The baseline NHANES III was conducted by the National Center for Health Statistics (NCHS) of the Centers of Disease Control and Prevention (CDC) between October 1988 and October 1994, gathering information representing the health and nutritional status of the non-institutionalized civilian US population aged two months and older. The study consisted of interviews, physical examinations, and data from blood sample analysis. Household interviews were conducted prior to the examination to collect demographic, medical history, and health behavior information. Physical examinations were carried out in Mobile Examination Centers (MEC). Blood samples were obtained at MEC for measurements of serum biomarkers. Fasting glucose and lipid profiles were measured using routine standardized approaches, serum 25(OH) D concentration was measured using a radio immunoassay kit (DiaSorin). Serum CRP concentration was measured using a latex-enhanced nephelometry method. The quality of control for all survey procedures and lab tests were conducted on the basis of the NCHS criteria. The NHANES III Mortality-Linked Study was done by the NCHS working with the State’s Offices of Vital Statistics to link NHANES III data with death certificate records using the National Death Index (NDI) . The currently released Mortality Linked File records NHANES III baseline participants’ survival status or causes of death from baseline until the end of December 2006. The NHANES III has been approved by the CDC Institutional Review Board (IRB). Data obtained from the NCHS for the present study are de-identified for the purpose of participants’ private information security [11,12]. The present analysis included participants who were aged 30years and older at baseline, as subjects in these age groups have higher prevalence of T2DM and CHD risk than those aged less than 30.T2DM was defined using the American Diabetes Association criteria for those who had fasting glucose ≥126mg/ dl or HbA1c ≥ 6.5% or those who were using anti-diabetic medication or that had been told by a physician that she/he had diabetes. Of 14,965 participants aged ≥ 30 years, 2,146 were classified as having T2DM and are included in the present report.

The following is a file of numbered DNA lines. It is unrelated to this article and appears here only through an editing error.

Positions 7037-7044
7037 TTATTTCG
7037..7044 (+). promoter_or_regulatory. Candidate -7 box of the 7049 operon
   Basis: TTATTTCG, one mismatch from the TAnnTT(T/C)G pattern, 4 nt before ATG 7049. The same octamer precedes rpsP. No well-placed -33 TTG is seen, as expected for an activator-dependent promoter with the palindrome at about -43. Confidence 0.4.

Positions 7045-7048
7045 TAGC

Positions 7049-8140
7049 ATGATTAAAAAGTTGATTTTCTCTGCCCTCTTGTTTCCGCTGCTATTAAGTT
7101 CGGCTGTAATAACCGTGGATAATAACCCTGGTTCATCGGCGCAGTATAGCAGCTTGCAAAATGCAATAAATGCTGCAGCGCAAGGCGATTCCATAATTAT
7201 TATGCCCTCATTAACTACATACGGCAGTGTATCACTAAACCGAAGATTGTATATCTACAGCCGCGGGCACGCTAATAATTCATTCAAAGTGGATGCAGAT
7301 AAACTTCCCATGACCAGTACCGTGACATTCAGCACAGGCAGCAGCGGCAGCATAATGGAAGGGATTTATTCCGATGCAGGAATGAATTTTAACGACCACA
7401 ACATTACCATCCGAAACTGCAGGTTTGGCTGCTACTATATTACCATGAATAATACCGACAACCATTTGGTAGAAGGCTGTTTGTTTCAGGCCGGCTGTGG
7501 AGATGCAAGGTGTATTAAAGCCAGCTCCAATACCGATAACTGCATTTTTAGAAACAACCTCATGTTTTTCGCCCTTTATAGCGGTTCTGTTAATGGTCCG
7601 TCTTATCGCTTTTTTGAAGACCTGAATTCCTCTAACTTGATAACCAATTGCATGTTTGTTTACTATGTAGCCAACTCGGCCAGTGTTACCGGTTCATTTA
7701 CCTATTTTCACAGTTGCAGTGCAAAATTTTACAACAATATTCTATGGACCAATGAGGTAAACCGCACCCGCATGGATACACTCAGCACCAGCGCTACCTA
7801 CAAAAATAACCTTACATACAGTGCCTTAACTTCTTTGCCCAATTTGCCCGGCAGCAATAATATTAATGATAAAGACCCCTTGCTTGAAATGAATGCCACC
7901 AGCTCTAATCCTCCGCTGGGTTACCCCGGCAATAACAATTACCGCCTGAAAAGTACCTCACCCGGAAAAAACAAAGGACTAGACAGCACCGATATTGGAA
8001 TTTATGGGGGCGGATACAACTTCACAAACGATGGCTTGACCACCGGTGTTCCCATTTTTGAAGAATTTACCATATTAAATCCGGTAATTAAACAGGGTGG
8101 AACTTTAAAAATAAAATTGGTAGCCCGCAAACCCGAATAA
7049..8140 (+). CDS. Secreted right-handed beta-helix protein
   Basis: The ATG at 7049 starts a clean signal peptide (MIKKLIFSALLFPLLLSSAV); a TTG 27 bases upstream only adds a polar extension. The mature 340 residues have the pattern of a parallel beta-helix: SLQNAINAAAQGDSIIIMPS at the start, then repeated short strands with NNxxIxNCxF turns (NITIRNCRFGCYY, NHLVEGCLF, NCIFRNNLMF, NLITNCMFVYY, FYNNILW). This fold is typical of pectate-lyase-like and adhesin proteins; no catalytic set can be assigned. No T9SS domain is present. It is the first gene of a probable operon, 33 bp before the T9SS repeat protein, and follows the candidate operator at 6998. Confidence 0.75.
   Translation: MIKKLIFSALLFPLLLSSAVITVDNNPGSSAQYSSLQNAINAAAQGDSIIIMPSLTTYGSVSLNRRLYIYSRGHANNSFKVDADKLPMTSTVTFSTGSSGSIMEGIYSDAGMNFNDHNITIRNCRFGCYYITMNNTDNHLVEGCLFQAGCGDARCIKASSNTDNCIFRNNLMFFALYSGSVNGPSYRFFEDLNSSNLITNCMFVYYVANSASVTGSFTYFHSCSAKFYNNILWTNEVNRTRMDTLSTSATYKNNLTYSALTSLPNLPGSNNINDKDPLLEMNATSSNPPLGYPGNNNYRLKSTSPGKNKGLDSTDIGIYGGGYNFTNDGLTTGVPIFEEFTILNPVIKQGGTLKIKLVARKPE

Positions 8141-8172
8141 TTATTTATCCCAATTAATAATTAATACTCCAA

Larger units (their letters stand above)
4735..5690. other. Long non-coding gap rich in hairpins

Classification of baseline serum 25(OH)D level and mortality in the follow up
In the study, although there is no standard threshold of the classification of serum 25(OH) D level, for the purpose of clinical practice and reference to the most commonly used cutoff points, serum 25(OH) D Concentrations were divided into four groups: (1) serum 25(OH) D <10 ng/ml (deficiency), (2) serum 25(OH) D 10-19 ng/ml (insufficiency II), (3) serum 25(OH) D 20-29 ng/ml (insufficiency I), and (4) serum 25(OH) ≥ 30 ng/ml (normal) [13-16]. Mortality from CHD was defined according to International Classification of Disease Revision 10 (ICD-10: I11, I20-I25). All-cause mortality included those who died for any reason.
A serial analysis was conducted. First, the basic characteristics of the study participants were described according to the participants’ survival status. Differences between alive and deceased were tested using Chisquare test for categorical variables, and t-test for continuous variables. Second, hazard ratios (HRs) and HRs 95% confidence interval (CI) of serum 25(OH) D for risk of mortality from CHD and all-causes were estimated using Cox’s proportional hazard regression (Cox’s) models. To control potential confounders, three sets of multivariate Cox’s models were conducted: (1) Model 1: adjustment for age (year), sex (male vs. female), and race/ethnicity (White, Black, Hispanic and others); (2) Model 2: adjustment for covariates used in Model 1 plus education level(recoded 0,1 and 2 for those with more than high school, high school, and less than high school level, respectively), smoking status (current smokers vs. non smokers), and body mass index (BMI, kg/m2); (3) Model 3: adjustment for covariates used in Model 2 plus serum CRP concentration. Interaction of serum 25(OH) D and CRP concentration on risk of CHD and all-cause mortality was tested. Finally, survival function of diabetic patients across 4 different serum 25(OH) D levels (<10, 10-19.9, 20-29.9 and ≥ 30 ng/mL) for risks of CHD and all-cause mortality were examined using Kaplan Meier survival curve analysis. Joint effects of serum 25(OH) D (classified as three groups: <10, 10-19.9, and ≥ 20 ng/mL) and CRP (≤ 3 vs. >3 mg/dL) concentrations on changes in mortality rates from CHD and allcauses were examined and depicted.